Magnificent View from Boeing 737 MAX

A view of Vestmannaeyjar islands.

A view of Vestmannaeyjar islands. mbl.is/Sigurður Bogi

Vala Hafstað

The first scheduled Icelandair flight of a Boeing 737 MAX aircraft in about two years was from Keflavík International Airport for Copenhagen this morning, Morgunblaðið reports. Reporters were invited to a preparatory flight over South Iceland on Saturday, where they enjoyed a spectacular view.

Boeing 737 MAX at Reykjavík Airport.

Boeing 737 MAX at Reykjavík Airport. mbl.is/Sigurður Bogi


All 737 MAX aircraft were grounded worldwide on March 12, 2019, following two deadly crashes, but the aircraft has again been given the green light to fly. In November of last year, the Federal Aviation Administration ( FAA ) announced the Boeing 737 MAX aircraft could once again fly in the US, and on January 27, the European Union Aviation Safety Agency ( EASA ) gave the aircraft a green light.

A view of Hekla volcano and its crater.

A view of Hekla volcano and its crater. mbl.is/Sigurður Bogi

Icelandair’s first Boeing 737 MAX to take off is called Mývatn. Another one, called Búlandstindur, will be ready for takeoff in the coming days. Those two had been stored in Spain since the fall of 2019. They were flown to Iceland in February, underwent a thorough inspection, and given the green light.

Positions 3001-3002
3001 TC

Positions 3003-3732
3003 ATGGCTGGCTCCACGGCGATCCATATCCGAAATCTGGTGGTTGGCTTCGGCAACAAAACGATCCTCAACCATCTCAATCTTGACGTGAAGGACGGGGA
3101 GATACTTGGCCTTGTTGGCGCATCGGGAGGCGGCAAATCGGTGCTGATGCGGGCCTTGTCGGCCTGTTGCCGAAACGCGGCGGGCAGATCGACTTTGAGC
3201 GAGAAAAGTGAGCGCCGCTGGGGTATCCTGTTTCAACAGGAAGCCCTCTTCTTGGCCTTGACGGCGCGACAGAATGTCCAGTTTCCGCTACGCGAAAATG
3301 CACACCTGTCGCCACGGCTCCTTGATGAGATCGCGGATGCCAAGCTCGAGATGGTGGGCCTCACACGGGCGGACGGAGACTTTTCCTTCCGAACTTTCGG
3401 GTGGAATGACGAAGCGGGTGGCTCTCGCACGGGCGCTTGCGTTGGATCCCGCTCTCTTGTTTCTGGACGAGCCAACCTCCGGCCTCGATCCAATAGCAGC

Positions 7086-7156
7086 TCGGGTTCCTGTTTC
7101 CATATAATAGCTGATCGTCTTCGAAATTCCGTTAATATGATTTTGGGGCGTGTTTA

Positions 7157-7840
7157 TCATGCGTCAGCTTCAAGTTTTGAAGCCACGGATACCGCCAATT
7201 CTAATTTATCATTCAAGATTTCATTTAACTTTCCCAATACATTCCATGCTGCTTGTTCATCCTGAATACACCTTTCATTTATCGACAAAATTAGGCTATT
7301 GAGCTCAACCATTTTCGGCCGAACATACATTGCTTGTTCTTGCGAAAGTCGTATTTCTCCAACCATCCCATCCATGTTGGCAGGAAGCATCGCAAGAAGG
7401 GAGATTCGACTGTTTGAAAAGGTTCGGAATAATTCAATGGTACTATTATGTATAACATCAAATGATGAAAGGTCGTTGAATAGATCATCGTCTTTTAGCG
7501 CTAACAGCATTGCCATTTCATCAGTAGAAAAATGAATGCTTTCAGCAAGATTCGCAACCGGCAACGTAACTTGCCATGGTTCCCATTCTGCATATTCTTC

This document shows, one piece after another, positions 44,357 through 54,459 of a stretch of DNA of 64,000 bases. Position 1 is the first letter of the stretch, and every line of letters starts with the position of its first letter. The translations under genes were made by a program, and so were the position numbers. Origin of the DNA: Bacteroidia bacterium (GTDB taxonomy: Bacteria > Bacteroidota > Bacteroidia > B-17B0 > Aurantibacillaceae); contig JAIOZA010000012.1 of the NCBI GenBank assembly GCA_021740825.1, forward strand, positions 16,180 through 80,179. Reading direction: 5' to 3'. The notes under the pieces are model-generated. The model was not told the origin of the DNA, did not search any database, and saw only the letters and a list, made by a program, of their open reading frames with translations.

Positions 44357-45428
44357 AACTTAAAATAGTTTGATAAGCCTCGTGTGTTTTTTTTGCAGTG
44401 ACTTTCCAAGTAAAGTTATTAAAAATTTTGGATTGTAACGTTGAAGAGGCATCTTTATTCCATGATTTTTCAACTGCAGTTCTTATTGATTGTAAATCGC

Captain Eiríkur Haraldsson.

Captain Eiríkur Haraldsson. mbl.is/Sigurður Bogi


Icelandair’s fleet will have a total of 12 Boeing 737 MAX aircraft. Some are still in Spain, and three are at the Boeing Factory in Seattle, Washington. Finally, three are still being built and will be delivered later.

Bogi Nils Bogason, CEO of Icelandair, is optimistic about the future. He explains that the MAX aircraft are of two different sizes – seating either 160 or 178 passengers. He describes them as economic, with a lower operating cost than older Icelandair aircraft.

After landing on Saturday.

After landing on Saturday. mbl.is/Sigurður Bogi

“The MAX aircraft have undergone a thorough inspection, done by the most talented aviation specialists, and changes have been made to the aircraft’s software and to requirements regarding the training of the pilots,” states Icelandair Chief Pilot Linda Gunnarsdóttir.

“Therefore, there is no reason to fear flying on board these aircraft. They probably are the world’s safest aircraft today,” she adds. She describes them as quiet and their movements soft, such as during turbulence.

A total of 12 airlines worldwide have already taken the Boeing 737 MAX aircraft into use, and since their use was approved again, more than 9,000 flights have been flown, or close to 19,000 flight hours. Their operation has gone very well for all those airlines, Morgunblaðið reports.

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